To maximize battery life, deep cycle batteries should not be discharged beyond 50% of their capacity. i.e. 50 % capacity remaining. Discharging beyond this level will significantly reduce the life of the batteries.
Most manufacturers suggest only a 20% discharge. (DOD-
Deep cycle batteries are rated in Ampere Hours (Ah). This rating also includes a discharge rate, usually at 20 hours. This rating specifies the amount of current in Amps that the battery can supply over the specified number of hours.
As an example, a battery rated at 120A.h is the hour rate it can deliver 5.5A per hour for 20 hours. In practice, this battery could run a 60W 12VDC TV for over 20 hours before being completely drained.
There are many factors that can affect the performance and life of a battery or bank of batteries. It is highly recommended that you speak with an experienced solar power system installer or solar battery provider prior to making any significant battery purchase.
In order for you to size your solar system correctly, you need to note the power rating of each appliance that will be drawing power from the system.
Let us take some common household appliances like lighting, a TV, and a fridge to see how one calculates the correct size solar system:
Consider a typical household who wants to operate essentials on solar for 24/7.
From table 1, you can see the peak possible power is 3850W, you inverter need to be able to deliver this power.
As a household you will probably not operate the microwave and the kettle at the same time.
So you can assume the peak at worst case at any time would be 3850W-
It will thus be logical to use a 3 Kw inverter or more preferable a 5 KW inverter.
Note: Inverters must always be bigger then your maximum peak power.
Accordingly the example system will use approximately 8800W.hour per day. You need to generate more energy than you use. The effective charging hours per day vary as per location, the further north you are the more effective hours of charging per day you have. i,e.
Effective charging hours is based on the movement of the sun, which is lower in the winter and higher in the summer and is based on average of a year. Depending on the angle of your panels you might get better performance in summer than winter or vice versa.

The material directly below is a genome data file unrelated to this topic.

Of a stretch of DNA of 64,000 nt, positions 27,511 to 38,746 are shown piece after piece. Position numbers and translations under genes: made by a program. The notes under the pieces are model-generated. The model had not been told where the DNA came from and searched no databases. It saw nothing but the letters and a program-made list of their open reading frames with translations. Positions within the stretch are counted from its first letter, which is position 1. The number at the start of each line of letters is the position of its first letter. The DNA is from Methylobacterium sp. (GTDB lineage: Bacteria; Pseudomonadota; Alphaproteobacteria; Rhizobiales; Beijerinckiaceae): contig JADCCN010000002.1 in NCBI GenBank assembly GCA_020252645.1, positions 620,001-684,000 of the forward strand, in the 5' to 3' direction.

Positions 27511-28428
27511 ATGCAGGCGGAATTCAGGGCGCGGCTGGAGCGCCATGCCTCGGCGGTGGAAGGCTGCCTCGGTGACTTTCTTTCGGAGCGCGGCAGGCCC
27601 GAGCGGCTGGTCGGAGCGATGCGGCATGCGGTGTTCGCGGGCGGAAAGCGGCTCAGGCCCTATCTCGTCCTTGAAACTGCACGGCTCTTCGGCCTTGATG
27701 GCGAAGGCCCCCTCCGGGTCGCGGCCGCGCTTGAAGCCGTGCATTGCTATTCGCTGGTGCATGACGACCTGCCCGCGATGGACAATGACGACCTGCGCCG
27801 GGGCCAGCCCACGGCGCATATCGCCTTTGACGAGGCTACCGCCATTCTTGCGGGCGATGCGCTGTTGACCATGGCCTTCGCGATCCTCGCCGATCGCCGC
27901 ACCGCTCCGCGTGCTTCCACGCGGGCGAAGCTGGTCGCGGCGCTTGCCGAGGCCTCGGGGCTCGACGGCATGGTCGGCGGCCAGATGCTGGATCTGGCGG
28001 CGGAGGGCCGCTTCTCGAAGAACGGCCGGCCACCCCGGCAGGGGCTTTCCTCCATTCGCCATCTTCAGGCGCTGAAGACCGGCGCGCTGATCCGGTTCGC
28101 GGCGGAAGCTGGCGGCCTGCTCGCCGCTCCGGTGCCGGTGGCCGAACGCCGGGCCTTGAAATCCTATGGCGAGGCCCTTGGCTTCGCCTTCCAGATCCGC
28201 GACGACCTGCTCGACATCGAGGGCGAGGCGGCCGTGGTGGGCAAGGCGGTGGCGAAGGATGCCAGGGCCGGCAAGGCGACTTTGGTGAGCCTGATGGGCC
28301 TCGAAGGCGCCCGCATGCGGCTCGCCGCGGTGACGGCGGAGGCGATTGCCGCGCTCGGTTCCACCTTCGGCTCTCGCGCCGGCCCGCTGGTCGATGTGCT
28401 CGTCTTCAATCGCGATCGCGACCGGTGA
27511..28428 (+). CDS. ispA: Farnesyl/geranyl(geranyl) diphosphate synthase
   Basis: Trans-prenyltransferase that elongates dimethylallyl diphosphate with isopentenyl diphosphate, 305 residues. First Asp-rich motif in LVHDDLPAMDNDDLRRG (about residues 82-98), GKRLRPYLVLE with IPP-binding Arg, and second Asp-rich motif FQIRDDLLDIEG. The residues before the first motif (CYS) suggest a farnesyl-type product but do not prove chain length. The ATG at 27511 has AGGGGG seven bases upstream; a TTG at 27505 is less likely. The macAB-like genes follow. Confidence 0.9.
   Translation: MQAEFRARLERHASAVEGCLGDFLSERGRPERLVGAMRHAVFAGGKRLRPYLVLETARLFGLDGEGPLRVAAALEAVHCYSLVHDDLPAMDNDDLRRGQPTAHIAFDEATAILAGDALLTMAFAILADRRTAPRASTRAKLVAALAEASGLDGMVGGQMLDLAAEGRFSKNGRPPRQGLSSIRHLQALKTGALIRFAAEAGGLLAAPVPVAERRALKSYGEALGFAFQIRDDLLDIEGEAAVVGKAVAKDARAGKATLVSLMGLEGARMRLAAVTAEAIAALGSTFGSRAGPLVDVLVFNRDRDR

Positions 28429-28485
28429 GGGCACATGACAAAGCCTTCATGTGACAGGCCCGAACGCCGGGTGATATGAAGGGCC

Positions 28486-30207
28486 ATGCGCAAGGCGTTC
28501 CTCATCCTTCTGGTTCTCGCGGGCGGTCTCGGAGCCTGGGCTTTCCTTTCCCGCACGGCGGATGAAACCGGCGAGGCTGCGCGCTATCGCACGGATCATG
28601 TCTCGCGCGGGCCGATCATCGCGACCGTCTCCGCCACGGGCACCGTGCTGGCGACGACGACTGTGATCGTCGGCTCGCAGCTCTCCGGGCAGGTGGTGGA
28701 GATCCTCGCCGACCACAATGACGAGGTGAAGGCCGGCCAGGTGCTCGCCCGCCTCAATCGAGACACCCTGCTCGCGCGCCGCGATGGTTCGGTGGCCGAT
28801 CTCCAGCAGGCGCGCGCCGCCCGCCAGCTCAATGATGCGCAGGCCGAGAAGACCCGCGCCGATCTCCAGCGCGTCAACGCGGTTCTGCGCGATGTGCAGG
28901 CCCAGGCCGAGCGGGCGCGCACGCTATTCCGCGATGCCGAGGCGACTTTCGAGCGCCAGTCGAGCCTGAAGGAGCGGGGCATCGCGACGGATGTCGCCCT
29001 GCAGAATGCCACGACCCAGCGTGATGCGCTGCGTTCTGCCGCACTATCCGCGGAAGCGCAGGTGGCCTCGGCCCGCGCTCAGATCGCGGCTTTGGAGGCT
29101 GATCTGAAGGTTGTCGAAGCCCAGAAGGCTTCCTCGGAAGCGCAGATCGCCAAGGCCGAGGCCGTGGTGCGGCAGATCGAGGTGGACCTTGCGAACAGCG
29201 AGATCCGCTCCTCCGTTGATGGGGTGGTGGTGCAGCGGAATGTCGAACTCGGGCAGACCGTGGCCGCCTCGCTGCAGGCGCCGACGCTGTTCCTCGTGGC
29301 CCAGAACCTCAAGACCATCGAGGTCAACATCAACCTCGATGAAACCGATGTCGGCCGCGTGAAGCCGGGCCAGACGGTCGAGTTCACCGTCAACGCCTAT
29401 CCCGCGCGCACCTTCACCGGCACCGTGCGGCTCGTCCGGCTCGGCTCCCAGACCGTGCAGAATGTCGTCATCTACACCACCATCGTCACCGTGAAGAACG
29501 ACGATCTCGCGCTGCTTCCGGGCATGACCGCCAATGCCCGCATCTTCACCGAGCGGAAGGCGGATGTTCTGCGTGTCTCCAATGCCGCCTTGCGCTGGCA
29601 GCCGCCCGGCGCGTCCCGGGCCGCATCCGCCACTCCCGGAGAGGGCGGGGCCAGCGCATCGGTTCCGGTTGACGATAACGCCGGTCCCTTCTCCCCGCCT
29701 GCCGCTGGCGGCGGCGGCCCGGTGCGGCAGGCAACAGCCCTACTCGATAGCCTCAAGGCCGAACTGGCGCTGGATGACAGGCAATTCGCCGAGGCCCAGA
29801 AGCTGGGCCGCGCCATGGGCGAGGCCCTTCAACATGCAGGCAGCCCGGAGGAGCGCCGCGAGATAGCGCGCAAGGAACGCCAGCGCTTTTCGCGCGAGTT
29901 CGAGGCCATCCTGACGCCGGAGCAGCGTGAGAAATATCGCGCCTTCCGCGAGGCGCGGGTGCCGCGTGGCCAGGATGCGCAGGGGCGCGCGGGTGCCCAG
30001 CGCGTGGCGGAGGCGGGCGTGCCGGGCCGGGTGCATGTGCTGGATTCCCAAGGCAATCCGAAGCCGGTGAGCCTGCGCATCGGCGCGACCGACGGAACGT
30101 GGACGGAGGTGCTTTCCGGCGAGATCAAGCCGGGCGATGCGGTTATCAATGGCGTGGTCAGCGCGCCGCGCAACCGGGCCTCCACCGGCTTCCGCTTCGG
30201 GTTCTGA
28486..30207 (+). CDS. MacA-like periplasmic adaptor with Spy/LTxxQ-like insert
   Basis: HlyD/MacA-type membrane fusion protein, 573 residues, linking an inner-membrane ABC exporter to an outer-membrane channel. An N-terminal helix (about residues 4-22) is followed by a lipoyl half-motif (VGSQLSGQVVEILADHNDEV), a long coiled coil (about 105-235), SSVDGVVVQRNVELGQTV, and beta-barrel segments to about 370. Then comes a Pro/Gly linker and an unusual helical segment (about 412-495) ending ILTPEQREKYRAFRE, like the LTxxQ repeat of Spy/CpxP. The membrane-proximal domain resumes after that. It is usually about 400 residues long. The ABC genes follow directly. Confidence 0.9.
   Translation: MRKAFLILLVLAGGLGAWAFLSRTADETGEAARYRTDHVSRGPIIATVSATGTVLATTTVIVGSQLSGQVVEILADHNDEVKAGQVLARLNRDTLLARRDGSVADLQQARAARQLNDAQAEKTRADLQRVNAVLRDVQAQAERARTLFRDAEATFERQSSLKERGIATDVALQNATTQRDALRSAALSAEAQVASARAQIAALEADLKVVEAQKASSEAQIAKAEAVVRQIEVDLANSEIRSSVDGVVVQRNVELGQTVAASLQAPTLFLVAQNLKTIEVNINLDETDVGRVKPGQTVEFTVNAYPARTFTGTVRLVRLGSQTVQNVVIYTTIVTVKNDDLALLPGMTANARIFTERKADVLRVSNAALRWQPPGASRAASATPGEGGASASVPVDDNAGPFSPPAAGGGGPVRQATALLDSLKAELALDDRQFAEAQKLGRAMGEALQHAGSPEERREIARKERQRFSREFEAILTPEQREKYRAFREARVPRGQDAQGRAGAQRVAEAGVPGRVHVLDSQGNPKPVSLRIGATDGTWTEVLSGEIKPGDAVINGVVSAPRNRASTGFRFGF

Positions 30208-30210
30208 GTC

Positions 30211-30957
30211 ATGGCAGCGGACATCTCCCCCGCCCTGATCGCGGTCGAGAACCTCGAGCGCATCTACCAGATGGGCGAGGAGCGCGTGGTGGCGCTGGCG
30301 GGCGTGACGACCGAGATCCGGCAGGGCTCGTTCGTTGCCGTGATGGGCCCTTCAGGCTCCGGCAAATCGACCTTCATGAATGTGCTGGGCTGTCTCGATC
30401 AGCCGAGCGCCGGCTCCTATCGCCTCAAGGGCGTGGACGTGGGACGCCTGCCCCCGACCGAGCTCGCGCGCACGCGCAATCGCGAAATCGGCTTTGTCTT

Let's assume we have an average of 5 hours charging per day. If we increase the 8800W.H per day to say 10000 W.h (to Allow for some extra charging), the amount of panels we will need is:
It is usually more practical to use less bit bigger panels.
It is always preferable to design a system of this magnitude at a higher voltage. We would prefer a 48V battery configuration rather than a 12 V configuration, the losses in 12V configuration can be as high as 15% more. We also do not want to cycle our batteries more than 50% -
Thus the batteries that we need must be in excess of 10kW.h x 2. (Times 2, to reduce the battery cycle to 50%)
So we need a 20kW.h battery bank at least. This should be the smallest bank of batteries you go for in this application. You also know the average use are about 10kW.H per day, so every day you would like additional autonomy (be able to use the system when you get lost of rain),
you need an additional 10kW.h of battery bank, i.e
Let us get back to 1 day. If we decide on a 48V system we need 10 000 W.h/48V = 208 A.h
If we use 200A.h batteries, that would mean 4 * 200A.h 12V Battery(1 x row of 4 batteries in series). If you use 105A.h batteries, you will need 8 x105A.H 12V batteries (2 rows of 4 in series).
If we decide to choose a 24V system-
If we use 200A.h batteries 12V, it will still be 4 batteries but rather 2 strings of 2 x200A.h in series. In this scenario a 4 x 200A.h in series in a 48V configuration would be the preference.
The MPPT Solar regulator is designed according to the output current rating to the battery.
We know we have 2000W of panels (independent of the configuration), if we choose a 48V battery bank then 2000W/48V = 41,6A MPPT. If we choose a 24V system, this would regulate 2000W/24 = 82A MPPT. The lost power of a 80A MPPT is double the current of a 40A MPPT, yet another reason to work with a higher battery voltage.
From the calculation presented, a system as follows will thus be practical:
The type and manufacturer of specific product is not relevant here as this is a concept demonstration only.